In May 2013, the government of the United States of America announced a change in the local input requirements for the participation in certain public purchases.



  • 1 harmful
  • 0 neutral
  • 0 liberalising


See the hyperlinked material in the description.

Inception date: 01 Oct 2013 | Removal date: open ended

Public procurement localisation

Governor Martin O'Malley of the state of Maryland signed into law on May 16, 2013 a 'Buy American' bill that will take effect on October 1, 2013. The 'Purchase of American Manufactured Goods" bill (Senate Bill 47/House Bill 191) institutes a government-procurement preference for US manufactured goods. More precisely, it states that, unless the standards for certain exemptions are met, a public body shall require a contractor or subcontractor to use or supply American manufactured goods in the performance of a contract for: (1) constructing or maintaining a public work; or (2) buying or manufacturing machinery or equipment that is to be installed at a public work site.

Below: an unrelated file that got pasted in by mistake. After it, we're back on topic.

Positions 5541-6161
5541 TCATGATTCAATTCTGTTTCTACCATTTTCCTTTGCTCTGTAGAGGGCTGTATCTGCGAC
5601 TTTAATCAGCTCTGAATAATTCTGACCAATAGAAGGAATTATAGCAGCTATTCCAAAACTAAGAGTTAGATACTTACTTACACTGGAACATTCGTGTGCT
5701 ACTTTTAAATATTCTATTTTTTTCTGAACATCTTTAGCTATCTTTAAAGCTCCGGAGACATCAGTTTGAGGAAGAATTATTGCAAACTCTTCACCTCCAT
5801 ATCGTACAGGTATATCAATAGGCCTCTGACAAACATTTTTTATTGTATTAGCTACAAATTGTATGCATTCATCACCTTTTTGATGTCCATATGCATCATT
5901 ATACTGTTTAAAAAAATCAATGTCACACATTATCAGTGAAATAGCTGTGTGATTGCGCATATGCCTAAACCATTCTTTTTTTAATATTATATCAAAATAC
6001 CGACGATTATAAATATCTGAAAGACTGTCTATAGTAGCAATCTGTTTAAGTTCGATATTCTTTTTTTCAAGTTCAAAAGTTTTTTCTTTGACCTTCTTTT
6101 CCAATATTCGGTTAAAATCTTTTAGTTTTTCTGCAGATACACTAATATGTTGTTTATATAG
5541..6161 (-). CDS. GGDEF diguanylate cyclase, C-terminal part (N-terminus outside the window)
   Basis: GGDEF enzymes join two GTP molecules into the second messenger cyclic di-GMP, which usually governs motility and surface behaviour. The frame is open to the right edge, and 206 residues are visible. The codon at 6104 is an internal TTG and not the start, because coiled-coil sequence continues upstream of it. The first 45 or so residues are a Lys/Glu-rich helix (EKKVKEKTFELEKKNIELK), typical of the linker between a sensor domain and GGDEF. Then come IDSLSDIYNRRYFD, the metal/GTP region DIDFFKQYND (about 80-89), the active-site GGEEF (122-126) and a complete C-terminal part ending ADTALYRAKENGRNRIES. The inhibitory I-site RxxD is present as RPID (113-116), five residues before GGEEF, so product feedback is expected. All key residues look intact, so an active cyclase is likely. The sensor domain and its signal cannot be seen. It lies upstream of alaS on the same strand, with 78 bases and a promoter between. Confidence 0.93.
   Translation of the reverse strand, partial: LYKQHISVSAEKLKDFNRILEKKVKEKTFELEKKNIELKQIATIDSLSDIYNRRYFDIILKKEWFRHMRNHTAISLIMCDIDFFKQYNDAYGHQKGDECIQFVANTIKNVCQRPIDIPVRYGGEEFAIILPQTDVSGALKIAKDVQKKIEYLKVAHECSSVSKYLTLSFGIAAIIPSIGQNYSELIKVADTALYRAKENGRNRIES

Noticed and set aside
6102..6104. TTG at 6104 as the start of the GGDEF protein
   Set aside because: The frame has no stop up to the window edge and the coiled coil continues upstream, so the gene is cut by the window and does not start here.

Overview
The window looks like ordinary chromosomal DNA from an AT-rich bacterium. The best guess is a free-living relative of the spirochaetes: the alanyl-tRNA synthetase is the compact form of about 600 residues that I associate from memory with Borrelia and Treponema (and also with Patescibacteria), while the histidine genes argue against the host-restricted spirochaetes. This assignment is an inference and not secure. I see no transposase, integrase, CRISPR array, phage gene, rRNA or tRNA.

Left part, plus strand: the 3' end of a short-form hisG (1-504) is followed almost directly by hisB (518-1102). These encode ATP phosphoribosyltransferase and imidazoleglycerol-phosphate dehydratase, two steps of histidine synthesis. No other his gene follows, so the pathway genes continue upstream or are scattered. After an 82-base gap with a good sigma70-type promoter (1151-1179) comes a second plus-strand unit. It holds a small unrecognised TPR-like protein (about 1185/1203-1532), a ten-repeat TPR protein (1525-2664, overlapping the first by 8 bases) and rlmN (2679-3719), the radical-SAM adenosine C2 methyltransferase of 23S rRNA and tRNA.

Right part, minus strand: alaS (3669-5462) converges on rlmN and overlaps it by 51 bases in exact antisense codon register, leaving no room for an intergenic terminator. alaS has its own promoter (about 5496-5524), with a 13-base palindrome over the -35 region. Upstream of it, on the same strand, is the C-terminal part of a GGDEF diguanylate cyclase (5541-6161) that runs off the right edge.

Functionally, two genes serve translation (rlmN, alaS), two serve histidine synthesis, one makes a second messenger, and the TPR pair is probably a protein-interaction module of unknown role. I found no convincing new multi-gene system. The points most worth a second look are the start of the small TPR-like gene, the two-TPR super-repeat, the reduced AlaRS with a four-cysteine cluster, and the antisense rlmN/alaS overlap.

The new law creates a preference for American manufactured goods in Maryland state contracting by compelling public bodies of the state to require contractors and subcontractors to use or supply American manufactured goods when performing a contract either to build or maintain a public work or to buy or manufacture machinery or equipment to be installed at a public work site. The law allows for exceptions, such as for 'emergency life safety and property safety goods' as defined in the bill.
The bill provides for certain exceptions. The requirements may be waived if a public agency determines that: (1) the price discrepancy between an American manufactured good and a similar foreign manufactured good is unreasonably high; (2) the American manufactured good is not available in sufficient quantities; (3) the quality of the American manufactured good is substantially less than the foreign manufactured good; or (4) the procurement of the American manufactured good is inconsistent with the public interest.
Some state offices, such as the state higher-education facilities, are exempt from the law.